Module - 5 Classification

Lesson - 5 AdaBoost Algorithm in Machine Learning

What is AdaBoost? AdaBoost, short for Adaptive Boosting, is an ensemble machine learning algorithm that can be used in a wide variety of classification and regression tasks. It is a supervised learning algorithm that is used to classify data by combining multiple weak or base learners (e.g., decision trees) into a strong learner. AdaBoost works by weighting the instances in the training dataset based on the accuracy of previous classifications.

AdaBoost Algorithm

Freund and Schapire first presented boosting as an ensemble modelling approach in 1997. Boosting has now become a popular strategy for dealing with binary classification issues. These algorithms boost prediction power by transforming a large number of weak learners into strong learners.

Boosting algorithms work on the idea of first building a model on the training dataset and then building a second model to correct the faults in the first model. This technique is repeated until the mistakes are reduced and the dataset is accurately predicted. Boosting algorithms function similarly in that they combine numerous models (weak learners) to produce the final result (strong learners).

There are three kinds of boosting algorithms:

- The AdaBoost algorithm is used.
- Gradient descent algorithm
- Xtreme gradient descent algorithm

Let’s understand “What is AdaBoost algorithm?”

What is AdaBoost in machine learning? There are several machine learning algorithms from which to chose for your issue statements. AdaBoost in machine learning is one of these predictive modelling techniques. AdaBoost, also known as Adaptive Boosting, is a Machine Learning approach that is utilised as an Ensemble Method. AdaBoost's most commonly used estimator is decision trees with one level, which is decision trees with just one split. These trees are often referred to as Decision Stumps.

This approach constructs a model and assigns equal weights to all data points. It then applies larger weights to incorrectly categorised points. In the following model, all points with greater weights are given more weight. It will continue to train models until a smaller error is returned.

AdaBoost in Machine Learning

To illustrate, imagine you created a decision tree algorithm using the Titanic dataset and obtained an accuracy of 80%. Following that, you use a new method and assess the accuracy, which is 75% for KNN and 70% for Linear Regression.

When we develop a new model on the same dataset, the accuracy varies. What if we combine all of these algorithms to create the final prediction? Using the average of the outcomes from various models will yield more accurate results. In this method, we can improve prediction power.

The image below represents the adaboost algorithm example or adaboost example by taking below dataset . It is a classification challenge since the target column is binary. First and foremost, these data points will be weighted. At first, all of the weights will be equal.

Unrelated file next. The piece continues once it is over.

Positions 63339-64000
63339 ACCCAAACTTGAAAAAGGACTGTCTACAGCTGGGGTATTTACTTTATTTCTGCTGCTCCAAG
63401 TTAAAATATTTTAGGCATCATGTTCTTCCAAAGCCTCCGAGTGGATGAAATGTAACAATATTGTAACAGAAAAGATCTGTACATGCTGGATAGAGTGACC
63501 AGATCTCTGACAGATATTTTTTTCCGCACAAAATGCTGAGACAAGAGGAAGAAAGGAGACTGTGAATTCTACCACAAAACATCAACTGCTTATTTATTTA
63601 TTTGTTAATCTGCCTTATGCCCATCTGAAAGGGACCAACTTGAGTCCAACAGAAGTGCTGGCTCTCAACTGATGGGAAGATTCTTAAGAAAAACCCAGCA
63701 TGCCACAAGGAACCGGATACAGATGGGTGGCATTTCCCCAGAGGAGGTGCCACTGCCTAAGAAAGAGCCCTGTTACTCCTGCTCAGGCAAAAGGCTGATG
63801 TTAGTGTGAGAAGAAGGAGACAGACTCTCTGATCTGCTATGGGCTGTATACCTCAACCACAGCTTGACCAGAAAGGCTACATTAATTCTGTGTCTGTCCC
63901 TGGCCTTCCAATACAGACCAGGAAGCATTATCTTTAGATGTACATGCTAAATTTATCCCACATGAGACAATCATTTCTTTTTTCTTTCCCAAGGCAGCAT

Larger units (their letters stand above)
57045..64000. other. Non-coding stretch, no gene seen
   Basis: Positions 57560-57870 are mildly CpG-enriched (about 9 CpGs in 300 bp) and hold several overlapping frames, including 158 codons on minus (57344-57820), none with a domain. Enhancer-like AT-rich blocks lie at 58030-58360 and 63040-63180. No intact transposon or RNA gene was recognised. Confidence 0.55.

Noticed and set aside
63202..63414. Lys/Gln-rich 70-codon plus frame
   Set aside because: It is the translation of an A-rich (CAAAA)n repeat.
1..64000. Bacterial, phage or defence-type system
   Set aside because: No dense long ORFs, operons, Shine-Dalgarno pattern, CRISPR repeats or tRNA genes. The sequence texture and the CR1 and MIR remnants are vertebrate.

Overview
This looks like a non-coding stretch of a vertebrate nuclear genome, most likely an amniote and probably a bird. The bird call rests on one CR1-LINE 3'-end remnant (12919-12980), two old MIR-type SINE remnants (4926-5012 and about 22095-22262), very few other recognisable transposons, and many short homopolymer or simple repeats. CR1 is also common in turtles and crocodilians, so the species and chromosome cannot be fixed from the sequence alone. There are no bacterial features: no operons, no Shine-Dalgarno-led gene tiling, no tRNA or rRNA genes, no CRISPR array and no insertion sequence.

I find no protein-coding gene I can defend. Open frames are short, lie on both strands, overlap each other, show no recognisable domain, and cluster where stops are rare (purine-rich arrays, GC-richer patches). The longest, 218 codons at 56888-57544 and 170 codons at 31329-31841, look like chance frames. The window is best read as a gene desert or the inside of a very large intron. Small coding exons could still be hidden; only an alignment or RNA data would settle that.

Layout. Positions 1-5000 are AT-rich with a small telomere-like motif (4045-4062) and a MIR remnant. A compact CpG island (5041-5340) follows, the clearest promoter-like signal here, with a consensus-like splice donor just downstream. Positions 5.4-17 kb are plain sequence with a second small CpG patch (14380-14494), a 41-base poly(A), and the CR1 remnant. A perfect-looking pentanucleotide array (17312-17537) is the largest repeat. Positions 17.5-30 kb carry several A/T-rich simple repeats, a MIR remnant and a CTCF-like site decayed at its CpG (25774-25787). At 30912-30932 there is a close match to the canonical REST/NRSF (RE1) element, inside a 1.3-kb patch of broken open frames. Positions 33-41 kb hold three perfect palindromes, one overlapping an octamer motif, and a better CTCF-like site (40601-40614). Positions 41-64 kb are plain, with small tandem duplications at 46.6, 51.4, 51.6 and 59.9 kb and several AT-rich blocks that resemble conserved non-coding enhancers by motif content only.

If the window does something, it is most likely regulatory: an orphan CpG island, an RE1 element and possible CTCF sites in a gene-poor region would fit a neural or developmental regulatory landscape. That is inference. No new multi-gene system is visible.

Row No. | Gender | Age | Income | Illness | Sample Weights |
---|---|---|---|---|---|

1 | Male | 41 | 40000 | Yes | 1/5 |

2 | Male | 54 | 30000 | No | 1/5 |

3 | Female | 42 | 25000 | No | 1/5 |

4 | Female | 40 | 60000 | Yes | 1/5 |

5 | Male | 46 | 50000 | Yes | 1/5 |

```
The sample weights are calculated using the following formula:
```

```
N denotes the total number of data points.
```

Because we have 5 data points, the sample weights will be 1/5.

We will examine how well "Gender" classifies the samples, followed by how the variables (Age and Income) categorise the samples. We'll make a decision stump for each characteristic and then compute each tree's Gini Index. Our first stump will be the tree with the lowest Gini Index.

Let's suppose Gender has the lowest gini index in our dataset, thus it will be our first stump.

Using this approach, we will now determine the "Amount of Say" or "Importance" or "Influence" for this classifier in categorising the data points:

The total error is just the sum of all misclassified data points' sample weights.

If there is one incorrect output in our dataset, thus our total error is 1/5, and the alpha (performance of the stump) is:

0 represents a flawless stump, while 1 represents a bad stump.

- According to the graph above, when there is no misclassification, there is no error (Total Error = 0), hence the "amount of say (alpha)" will be a huge value.
- When the classifier predicts half correctly and half incorrect, the Total Error equals 0.5, and the classifier's significance (amount of say) equals 0.
- If all of the samples were improperly categorised, the error will be quite large (about to 1), and our alpha value will be a negative integer.

You're probably asking why it's required to determine a stump's TE and performance. The answer is simple: we need to update the weights since if the same weights are used in the next model, the result will be the same as it was in the previous model.

The weights of the incorrect forecasts will be increased, while the weights of the successful predictions will be dropped. When we create our next model after updating the weights, we will assign greater weight to the points with higher weights.

After determining the classifier's significance and total error, we must update the weights using the following formula:

- When the sample is successfully identified, the amount of, say, (alpha) will be negative.
- When the sample is misclassified, the amount of (alpha) will be positive.
- There are four correctly categorised samples and one incorrectly classified sample. In this case, the sample weight of the datapoint is 1/5, and the quantity of say/performance of the Gender stump is 0.69.

The following are new weights for correctly identified samples:

The adjusted weights for incorrectly categorised samples will be: